David Cutcliffe, Philip Fulmer take issue with Arian Foster claims

David Cutcliffe said he thought Arian Foster's claims were 'weak.' (USATSI)
David Cutcliffe said he thought Arian Foster's claims were 'weak.' (USATSI)
Former Tennessee running back Arian Foster said in an interview for an upcoming documentary film that he received "money on the side" during his time in Knoxville, money he said he needed to pay for food and rent. 

But Foster's former head coach and offensive coordinator at Tennessee have both expressed skepticism over his claims, with David Cutcliffe -- a Vol assistant in both 2006 and 2007 -- being particularly critical Tuesday.

“That may have been as weak of interview as I’ve heard,” the current Duke coach said of Foster's statements, per the News and Observer. “Arian never looked hungry.

“Yes, [a football scholarship] pays for food and rent. On gameday, when you go back to your dorm, you usually got $15 in meal money, and you could buy, I don't know, 10 tacos maybe."

Cutcliffe's reference to tacos comes in response to Foster's claim that an unnamed Volunteer coach bought Foster and other players "like 50 tacos" after a game.

Foster's head coach at Tennessee, Philip Fulmer, didn't respond as directly to Foster's comments. But a statement issued to the Associated Press on Sunday left little doubt where he stood.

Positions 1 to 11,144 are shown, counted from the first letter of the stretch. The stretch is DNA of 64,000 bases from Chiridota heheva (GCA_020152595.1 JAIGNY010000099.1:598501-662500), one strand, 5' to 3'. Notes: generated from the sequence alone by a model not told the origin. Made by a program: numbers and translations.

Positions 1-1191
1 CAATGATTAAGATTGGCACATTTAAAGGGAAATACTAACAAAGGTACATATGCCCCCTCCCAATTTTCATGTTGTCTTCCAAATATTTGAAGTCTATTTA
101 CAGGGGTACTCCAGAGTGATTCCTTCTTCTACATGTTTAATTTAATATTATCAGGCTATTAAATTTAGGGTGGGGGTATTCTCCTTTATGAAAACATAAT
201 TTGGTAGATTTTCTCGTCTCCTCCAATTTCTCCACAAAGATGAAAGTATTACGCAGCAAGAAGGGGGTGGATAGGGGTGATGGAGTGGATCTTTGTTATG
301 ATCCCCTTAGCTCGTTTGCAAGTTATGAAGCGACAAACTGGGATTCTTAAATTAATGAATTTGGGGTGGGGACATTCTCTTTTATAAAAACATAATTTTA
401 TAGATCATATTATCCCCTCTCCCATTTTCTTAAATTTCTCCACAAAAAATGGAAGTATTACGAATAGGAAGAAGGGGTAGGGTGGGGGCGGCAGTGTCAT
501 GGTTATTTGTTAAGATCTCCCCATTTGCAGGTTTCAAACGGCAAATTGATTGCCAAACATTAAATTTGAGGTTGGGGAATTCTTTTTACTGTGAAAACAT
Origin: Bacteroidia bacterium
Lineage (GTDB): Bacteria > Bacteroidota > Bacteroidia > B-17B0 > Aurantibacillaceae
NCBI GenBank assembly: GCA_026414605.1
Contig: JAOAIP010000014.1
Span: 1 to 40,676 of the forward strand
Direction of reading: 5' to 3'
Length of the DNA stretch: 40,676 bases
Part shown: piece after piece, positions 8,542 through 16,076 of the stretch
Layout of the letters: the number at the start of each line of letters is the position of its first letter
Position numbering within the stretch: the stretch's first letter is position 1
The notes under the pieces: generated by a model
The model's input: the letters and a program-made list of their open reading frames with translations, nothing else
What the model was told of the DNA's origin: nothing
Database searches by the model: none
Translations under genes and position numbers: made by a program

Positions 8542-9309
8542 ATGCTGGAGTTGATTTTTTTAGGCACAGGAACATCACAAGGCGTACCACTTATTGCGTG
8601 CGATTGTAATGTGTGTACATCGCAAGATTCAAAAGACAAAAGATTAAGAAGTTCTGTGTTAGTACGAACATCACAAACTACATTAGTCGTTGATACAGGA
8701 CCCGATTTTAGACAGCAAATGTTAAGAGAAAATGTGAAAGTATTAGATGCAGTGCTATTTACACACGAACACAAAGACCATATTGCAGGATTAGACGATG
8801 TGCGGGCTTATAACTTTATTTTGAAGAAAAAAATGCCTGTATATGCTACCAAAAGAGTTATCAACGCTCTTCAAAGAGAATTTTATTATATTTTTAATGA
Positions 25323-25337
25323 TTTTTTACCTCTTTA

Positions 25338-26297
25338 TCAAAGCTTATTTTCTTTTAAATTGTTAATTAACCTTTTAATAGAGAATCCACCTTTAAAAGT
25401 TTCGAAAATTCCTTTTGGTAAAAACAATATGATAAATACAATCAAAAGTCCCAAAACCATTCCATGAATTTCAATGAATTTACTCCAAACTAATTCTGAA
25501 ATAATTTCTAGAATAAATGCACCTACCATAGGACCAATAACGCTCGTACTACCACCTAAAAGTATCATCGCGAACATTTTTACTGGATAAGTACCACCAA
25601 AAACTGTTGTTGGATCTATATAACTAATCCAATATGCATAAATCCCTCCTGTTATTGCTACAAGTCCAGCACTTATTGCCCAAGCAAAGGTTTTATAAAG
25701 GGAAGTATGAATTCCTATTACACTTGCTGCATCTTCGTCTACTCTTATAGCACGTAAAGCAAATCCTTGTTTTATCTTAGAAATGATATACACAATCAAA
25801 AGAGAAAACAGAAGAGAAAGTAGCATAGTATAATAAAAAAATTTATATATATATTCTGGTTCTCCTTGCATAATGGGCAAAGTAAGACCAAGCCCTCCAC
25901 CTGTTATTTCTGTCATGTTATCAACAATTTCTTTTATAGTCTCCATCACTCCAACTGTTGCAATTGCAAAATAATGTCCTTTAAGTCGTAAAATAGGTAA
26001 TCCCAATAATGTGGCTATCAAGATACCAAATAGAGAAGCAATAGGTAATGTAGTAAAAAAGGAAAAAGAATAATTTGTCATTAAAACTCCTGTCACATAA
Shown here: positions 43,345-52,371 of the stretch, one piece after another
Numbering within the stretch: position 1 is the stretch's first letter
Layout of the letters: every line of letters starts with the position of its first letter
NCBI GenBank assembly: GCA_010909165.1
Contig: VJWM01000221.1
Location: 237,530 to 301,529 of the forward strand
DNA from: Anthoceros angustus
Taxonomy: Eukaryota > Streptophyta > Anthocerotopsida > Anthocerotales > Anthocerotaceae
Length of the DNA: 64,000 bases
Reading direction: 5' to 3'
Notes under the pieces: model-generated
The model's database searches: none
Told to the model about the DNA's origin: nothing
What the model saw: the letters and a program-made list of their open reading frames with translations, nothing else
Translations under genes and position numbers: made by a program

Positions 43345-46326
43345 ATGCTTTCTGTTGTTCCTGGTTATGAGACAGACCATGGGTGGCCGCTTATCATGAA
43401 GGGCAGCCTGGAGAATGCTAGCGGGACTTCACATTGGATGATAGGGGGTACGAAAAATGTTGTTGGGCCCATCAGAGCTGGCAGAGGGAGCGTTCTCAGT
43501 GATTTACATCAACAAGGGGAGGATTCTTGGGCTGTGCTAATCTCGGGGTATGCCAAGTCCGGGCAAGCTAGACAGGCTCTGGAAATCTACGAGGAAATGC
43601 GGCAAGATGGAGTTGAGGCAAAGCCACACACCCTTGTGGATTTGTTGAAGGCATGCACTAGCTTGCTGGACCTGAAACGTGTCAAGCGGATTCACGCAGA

"As the head coach at Tennessee for 17 years, I took great pride in having a program that was NCAA compliant, as did our staff and administration," Fulmer said. "If we knew of a violation, big or small, we reported it."

Between Foster's remarks and the weekend "APU" protest, Cutcliffe was given the opportunity to say plenty more to say about paying college athletes and full cost of attendance scholarships, little of it sympathetic to sharing more of college football's profits with the players. ("Nobody is really getting rich off of this, we're operating an athletics department off of all this ... Nobody is stealing from them, you understand what I'm saying?")

But his skepticism regarding the need to provide players with more spending money doesn't invalidate his account of Foster's time in Knoxville -- and would seem to make the already-slim odds that anything NCAA-related comes of Foster's claims even slimmer.

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